On a visit to Saint-Nazaire on Thursday (May 2), Economy Minister Bruno Le Maire outlined the government’s strategy for deploying 45 GW of offshore wind power by 2050, with half of this capacity made in Europe.
Offshore wind: France aims for 45 GW by 2050 with 50% European production

The French government had initially targeted 40GW of offshore wind by 2050, but former Energy Transition Minister Agnès Pannier-Runacher signalled in June 2023 that this could be revised upwards.

Le Maire points out that three offshore wind farms have already been connected. This should pave the way for reaching 4 GW by 2030, then 18 GW by 2035, as set out in the French Energy-Climate Strategy unveiled in November 2023.

To meet the 2035 target, 15 projects are in the pipeline – three in the process of being connected, three planned for deployment before 2031 and nine in the tendering process. Another 10 GW call for tenders is also envisaged, Le Maire said.

Protecting European industry

In addition to calling for wind farms to be more powerful, further offshore and installed in an average of six years, rather than 12, Le Maire also wants many of the benefits to flow to European industry.

To this end, he aims to tighten the carbon criteria for post-2030 wind farm tenders. The Net-Zero Industry Act (NZIA), agreed by the EU institutions last February and expected to enter into law shortly, offers some advantages for Europe’s wind industry.

These include ‘non-price’ criteria in renewable support auctions, which should allow European suppliers to compete on other aspects, such as their degree of innovation or contribution to social goals.

There is also a “resilience” criteria. If more than 50% of a critical technology or component are being supplied by a single country, such as China, national governments can take this into account when awarding support for renewable projects.

By 2030, the NZIA also aims to have 40% European content in EU clean technology projects. The minister is already proposing a target of 50%.

“It’s going to be more ambitious and it’s going to be a struggle,” his team told Euractiv.

Chinese competition

The aim is to ensure that the European wind industry is not overtaken by international competition.  In recent years all five five European wind turbine manufacturers have reported losses.

According to the European authorities, international competition is one of the main causes. To remedy this, the Commission launched in October 2023 a “wind power package”.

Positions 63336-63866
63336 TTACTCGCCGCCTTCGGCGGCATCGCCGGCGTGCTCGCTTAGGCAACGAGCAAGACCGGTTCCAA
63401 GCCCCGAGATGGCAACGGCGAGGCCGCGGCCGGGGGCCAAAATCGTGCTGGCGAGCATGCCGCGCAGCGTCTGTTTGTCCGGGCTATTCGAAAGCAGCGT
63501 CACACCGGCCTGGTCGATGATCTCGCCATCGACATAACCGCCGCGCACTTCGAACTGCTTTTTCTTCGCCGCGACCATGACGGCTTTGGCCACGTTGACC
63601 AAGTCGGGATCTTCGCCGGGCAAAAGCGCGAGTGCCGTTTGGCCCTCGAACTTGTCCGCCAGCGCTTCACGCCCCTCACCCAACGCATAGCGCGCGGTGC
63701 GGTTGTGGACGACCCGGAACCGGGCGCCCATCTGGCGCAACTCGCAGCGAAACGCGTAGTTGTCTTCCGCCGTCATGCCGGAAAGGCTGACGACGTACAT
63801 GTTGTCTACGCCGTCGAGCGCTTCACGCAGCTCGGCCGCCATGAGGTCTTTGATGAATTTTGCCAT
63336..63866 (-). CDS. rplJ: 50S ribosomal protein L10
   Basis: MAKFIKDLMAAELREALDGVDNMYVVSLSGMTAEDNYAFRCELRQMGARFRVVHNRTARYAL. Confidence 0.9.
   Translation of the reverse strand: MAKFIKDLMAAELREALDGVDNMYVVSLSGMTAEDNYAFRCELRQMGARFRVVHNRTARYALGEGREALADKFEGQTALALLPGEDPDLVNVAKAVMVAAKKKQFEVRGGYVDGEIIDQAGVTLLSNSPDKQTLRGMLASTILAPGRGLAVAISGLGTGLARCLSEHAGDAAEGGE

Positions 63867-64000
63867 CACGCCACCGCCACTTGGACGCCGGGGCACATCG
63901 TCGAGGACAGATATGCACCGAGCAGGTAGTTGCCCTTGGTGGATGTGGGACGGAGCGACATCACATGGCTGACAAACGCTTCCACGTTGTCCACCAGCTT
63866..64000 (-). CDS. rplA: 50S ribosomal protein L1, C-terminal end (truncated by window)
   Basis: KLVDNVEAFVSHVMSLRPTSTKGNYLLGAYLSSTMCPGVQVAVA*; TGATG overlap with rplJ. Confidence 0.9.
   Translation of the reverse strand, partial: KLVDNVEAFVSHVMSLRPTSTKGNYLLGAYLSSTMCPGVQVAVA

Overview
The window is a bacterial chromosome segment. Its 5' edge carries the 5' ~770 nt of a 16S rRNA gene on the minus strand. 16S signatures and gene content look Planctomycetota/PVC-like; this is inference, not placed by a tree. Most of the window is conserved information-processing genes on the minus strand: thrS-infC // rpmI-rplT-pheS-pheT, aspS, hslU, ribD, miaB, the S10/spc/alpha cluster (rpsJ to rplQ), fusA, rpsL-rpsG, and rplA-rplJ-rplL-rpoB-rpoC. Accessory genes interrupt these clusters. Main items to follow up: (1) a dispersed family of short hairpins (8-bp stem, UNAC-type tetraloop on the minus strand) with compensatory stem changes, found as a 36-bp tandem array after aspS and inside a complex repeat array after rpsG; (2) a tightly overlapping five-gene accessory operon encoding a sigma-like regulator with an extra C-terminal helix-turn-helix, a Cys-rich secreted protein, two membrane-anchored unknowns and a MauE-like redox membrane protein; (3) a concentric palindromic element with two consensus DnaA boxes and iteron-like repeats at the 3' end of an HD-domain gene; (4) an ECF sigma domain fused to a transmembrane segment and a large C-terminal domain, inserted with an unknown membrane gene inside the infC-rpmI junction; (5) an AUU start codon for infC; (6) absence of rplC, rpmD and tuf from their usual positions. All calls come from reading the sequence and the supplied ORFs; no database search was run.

Against a backdrop of trade tensions with Beijing, the EU has also recently launched new investigations to determine whether there is unfair Chinese competition in certain wind power tenders in Europe.

European objectives

European offshore wind deployments are part of an effort to reach the 2030 target of 42.5% of renewable energy in gross final energy consumption, as adopted in March 2023.

At the end of 2023, EU member states had a combined installed capacity of just over 19 GW of offshore wind power.

Nine countries (Belgium, Denmark, Germany, the Netherlands, France, the UK, Norway, Ireland and Luxembourg) have set themselves the joint target of 120 GW of offshore wind power in the North Sea by 2030, rising to 300 GW by 2050.

In the Baltic Sea, the bordering countries (Germany, Poland, Sweden, Finland, Estonia, Lithuania, Latvia) have committed to installing 20 GW by 2030 and 93 GW by 2050.

For several months French authorities have been battling with Brussels to redefine decarbonised energy development targets. To date Paris has refused to set renewable energy development targets in its latest draft National Energy and Climate Plan, which is submitted to the European Commission in October 2023.

France would prefer targets low-carbon targets, which would include both renewables and nuclear power. Nuclear provides 60-70% of the electricity consumed in France every year.

Source: euractiv.com


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